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Penny’s Dips On Up Dow Day

<CS:BOLD>NEW YORK -- Shares of J.C. Penney Corp. ran counter to trend on a generally up day in financial circles Monday after J.P. Morgan Securities downgraded the firm to "market performer" and raised questions about its 2002 prospects.<BR><BR>The...

NEW YORK — Shares of J.C. Penney Corp. ran counter to trend on a generally up day in financial circles Monday after J.P. Morgan Securities downgraded the firm to “market performer” and raised questions about its 2002 prospects.

The Plano, Tex.-based firm’s stock traded down 36 cents, or 1.8 percent, to close at $19.59 on the New York Stock Exchange. Shares dipped as low as $18.83 in intraday trading. The day’s ending was closer to Penney’s 52-week low of $14.75 than its high-water mark of $29.50.

However, J.P. Morgan analyst Shari Schwartzman Eberts, in her research note accompanying the downgrade from “buy,” noted that “long-term value remains” at both the Penney’s and Eckerd divisions. But that value is “less likely to be realized this year as fundamental improvements become more difficult to demonstrate in the back half of the year,” Eberts cautioned.

Department store earnings before interest and taxes could be flat to down for the year, she said, pointing to $200 million in incremental expenses for the year, “which will be hard to offset with gross margin and sales gains once comparisons turn difficult in the back half of the year.”

The expenses will be driven by a decrease in noncash pension income and duplicate distribution costs as Penny’s moves to its new centralized system. Upgrading the supply chain, while necessary to align the firm’s distribution systems to its centralized buying approach, presents “significant execution risk associated with the switch,” said Eberts.

Also, capital expenditures are slated to increase by as much as 38.5 percent in 2002, coming in at $800 million to $900 million, said Eberts, who questioned “the aggressive boost to spending before operating trends have stabilized at either division.”

Elsewhere in the stock market, indices reflected hopes of economic recovery and some retailers were able to turn the day into new 52-week highs.

The Dow Jones Industrial Average amassed a robust gain of 217.96 points, or 2.1 percent, to end the day at 10,586.82 on top of Friday’s jump of 262.55 points, or 2.6 percent. The tech-soaked Nasdaq leaped 56.58 points, or 3.1 percent, to 1,859.32. Not missing the rush, Standard & Poor’s 500 was up 22.06 points, or 2 percent, to 1,153.84 and outpaced the S&P retail measure, which inched up 4.16 points, or 0.4 percent, to 960.04.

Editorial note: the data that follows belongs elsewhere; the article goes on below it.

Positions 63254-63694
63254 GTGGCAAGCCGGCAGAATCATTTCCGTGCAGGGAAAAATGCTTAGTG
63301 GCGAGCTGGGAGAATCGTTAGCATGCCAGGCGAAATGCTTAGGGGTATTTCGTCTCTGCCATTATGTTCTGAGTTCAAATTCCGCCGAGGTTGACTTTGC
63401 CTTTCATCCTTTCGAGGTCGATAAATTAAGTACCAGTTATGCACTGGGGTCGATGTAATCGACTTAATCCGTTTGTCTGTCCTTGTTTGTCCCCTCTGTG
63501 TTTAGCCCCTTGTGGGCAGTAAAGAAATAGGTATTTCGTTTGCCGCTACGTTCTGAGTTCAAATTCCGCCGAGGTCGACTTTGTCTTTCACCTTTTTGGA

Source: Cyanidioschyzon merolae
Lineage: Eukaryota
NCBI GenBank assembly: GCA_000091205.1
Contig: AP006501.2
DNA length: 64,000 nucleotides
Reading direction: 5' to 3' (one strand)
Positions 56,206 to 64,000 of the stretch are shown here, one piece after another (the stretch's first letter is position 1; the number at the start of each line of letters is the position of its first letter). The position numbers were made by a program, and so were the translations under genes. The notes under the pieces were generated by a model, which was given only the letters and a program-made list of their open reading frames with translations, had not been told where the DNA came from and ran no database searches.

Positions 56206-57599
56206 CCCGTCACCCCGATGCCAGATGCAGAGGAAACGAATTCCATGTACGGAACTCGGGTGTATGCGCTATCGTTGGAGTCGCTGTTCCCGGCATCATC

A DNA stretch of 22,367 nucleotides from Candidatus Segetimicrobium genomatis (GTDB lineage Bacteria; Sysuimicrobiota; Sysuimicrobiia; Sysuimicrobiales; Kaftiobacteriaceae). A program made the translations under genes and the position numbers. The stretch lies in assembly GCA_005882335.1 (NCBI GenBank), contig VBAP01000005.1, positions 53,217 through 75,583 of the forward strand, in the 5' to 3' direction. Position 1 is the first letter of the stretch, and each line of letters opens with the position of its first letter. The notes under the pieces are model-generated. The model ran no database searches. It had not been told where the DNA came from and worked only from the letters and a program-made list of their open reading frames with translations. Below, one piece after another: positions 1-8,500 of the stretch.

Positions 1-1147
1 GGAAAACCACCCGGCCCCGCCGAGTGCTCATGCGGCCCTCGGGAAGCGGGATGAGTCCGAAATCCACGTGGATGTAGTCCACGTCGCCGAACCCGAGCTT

Retailers rising to new 52-week highs included: Chico’s FAS, up $1.50, or 4.3 percent, to close at $36.58; Nordstrom, 32 cents, or 1.2 percent, to $26.23; Mother’s Work, $1.16, or 8.5 percent, to $14.85, and Charming Shoppes, 6 cents, or 0.1 percent, to $8.05.

Also specialty retailers posting healthy gains were: American Eagle Outfitters, up $1.10, or 4.4 percent, to $26.30; Abercrombie & Fitch, $1.07, or 3.9 percent, to $28.52; Coldwater Creek, 77 cents, or 4.9 percent, to $16.48, and Wilsons Leather, 54 cents, or 4.9 percent, to $11.68.

Department store operators riding the wave upward included: Federated, up 69 cents, or 1.6 percent, to $44; May Co., 50 cents, or 1.4 percent, to $37.60; Kohl’s, $1.34, or 2 percent, to $69.44, and Saks, 28 cents, or 2.4 percent, to $12.13.

Shares of Target were up 25 cents to $43.40, while Wal-Mart’s stock, a Dow component, picked up 17 cents to close at $62.98.

Penney’s wasn’t the only loser for the day, though. Retailers whose stock price declined Monday included, Neiman Marcus, down 55 cents, or 1.6 percent, to $34.25; Bebe, 92 cents, or 3.8 percent, to $23.08; The Limited, 29 cents, or 1.5 percent, to $18.66; Intimate Brands, 22 cents, or 1.1 percent, to $19.95; Ross, down $1.69, or 4.6 percent, to $35.25, and Urban Outfitters, $1.34, or 5.7 percent, to $22.01.